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  • Author or Editor: Damir Janigro x
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Gerald A. Grant, Joseph R. Meno, Thien-Son Nguyen, Kathe A. Stanness, Damir Janigro and H. Richard Winn

Object. Excitatory amino acid (EAA) uptake by neurons and glia acts synergistically with stereoselective transport across the blood—brain barrier (BBB) to maintain EAA homeostasis in the brain. The endogenous neuroprotectant adenosine counteracts many aspects of excitotoxicity by increasing cerebral blood flow and by producing pre- and postsynaptic actions on neurons. In the present study, the authors explored the effect of adenosine on EAA transport across the BBB.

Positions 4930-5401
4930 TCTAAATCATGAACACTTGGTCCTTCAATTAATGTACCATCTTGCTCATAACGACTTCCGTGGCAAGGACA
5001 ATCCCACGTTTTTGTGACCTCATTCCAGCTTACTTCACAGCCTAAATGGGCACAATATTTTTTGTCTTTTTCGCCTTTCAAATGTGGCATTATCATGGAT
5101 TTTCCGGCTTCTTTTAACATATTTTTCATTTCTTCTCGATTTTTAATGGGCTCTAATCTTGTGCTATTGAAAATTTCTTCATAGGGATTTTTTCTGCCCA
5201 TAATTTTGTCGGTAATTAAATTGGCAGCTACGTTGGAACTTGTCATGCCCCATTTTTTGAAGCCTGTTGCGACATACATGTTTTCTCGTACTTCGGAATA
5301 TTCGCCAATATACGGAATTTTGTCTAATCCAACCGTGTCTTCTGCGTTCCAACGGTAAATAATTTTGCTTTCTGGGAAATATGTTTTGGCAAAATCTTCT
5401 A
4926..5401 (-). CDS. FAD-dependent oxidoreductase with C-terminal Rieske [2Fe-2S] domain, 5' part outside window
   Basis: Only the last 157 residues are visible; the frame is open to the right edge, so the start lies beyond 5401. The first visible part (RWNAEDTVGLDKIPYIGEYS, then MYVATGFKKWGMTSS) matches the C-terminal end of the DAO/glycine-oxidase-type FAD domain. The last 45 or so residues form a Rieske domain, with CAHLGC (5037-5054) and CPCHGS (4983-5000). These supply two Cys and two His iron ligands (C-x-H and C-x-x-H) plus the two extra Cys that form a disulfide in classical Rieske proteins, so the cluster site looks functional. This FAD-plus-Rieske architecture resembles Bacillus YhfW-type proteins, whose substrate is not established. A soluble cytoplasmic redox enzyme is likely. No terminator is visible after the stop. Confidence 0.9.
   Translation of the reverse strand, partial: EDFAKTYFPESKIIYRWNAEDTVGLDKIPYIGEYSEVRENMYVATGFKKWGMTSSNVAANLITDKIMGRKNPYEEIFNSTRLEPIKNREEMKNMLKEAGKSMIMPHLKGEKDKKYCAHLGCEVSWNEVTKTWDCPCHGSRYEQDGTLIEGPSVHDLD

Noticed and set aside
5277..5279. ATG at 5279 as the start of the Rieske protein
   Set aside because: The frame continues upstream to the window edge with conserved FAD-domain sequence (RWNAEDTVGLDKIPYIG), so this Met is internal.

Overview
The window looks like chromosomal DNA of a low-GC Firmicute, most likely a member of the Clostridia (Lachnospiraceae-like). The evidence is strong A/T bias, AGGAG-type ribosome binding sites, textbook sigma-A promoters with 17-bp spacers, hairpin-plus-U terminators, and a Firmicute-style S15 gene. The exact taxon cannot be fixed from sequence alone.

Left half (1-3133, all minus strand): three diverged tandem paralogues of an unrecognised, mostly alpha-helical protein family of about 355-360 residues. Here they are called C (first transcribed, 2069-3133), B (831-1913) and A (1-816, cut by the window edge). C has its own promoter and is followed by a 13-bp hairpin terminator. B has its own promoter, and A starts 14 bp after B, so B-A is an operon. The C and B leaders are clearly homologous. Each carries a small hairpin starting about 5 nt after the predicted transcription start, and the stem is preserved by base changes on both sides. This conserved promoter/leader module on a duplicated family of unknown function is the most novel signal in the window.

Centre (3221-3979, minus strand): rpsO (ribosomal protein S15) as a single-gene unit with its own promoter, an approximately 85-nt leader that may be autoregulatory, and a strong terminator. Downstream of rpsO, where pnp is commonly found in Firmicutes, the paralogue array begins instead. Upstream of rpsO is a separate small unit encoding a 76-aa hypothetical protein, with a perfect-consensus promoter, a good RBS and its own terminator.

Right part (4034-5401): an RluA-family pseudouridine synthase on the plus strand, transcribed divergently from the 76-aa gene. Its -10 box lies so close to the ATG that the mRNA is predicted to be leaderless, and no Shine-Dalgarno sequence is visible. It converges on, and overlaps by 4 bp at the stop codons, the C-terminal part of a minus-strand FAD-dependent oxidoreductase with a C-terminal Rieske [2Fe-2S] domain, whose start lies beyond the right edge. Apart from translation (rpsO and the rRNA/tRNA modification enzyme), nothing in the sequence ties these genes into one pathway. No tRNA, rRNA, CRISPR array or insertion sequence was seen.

Methods. The effects of adenosine on the permeability of the BBB and transport of aspartate and glutamate across the BBB were studied in a well-characterized isolated penetrating cerebral arteriole preparation suitable for simultaneous investigations of changes in diameter and permeability. At concentrations within the physiological to low pathophysiological range (10−7–10−6 M), the net vectorial transport of [3H]l-glutamate or [3H]l-aspartate from blood to brain was significantly attenuated, whereas there was no effect of adenosine on paracellular BBB permeability to [14C]sucrose or [3H]d-aspartate. With higher concentrations of adenosine (10−4 M and 10−3 M) the net vectorial transport of [3H]l-glutamate and [3H]l-aspartate returned toward baseline. At 10−3 M, the permeability to [14C]sucrose was significantly altered, indicating a breakdown in the BBB. The effect of adenosine (10−6 M) was blocked by theophylline, a blocker of the A1 and A2 receptors of adenosine.

Conclusions. Adenosine-mediated modulation of glutamate and aspartate transport across the BBB is a novel physiological finding.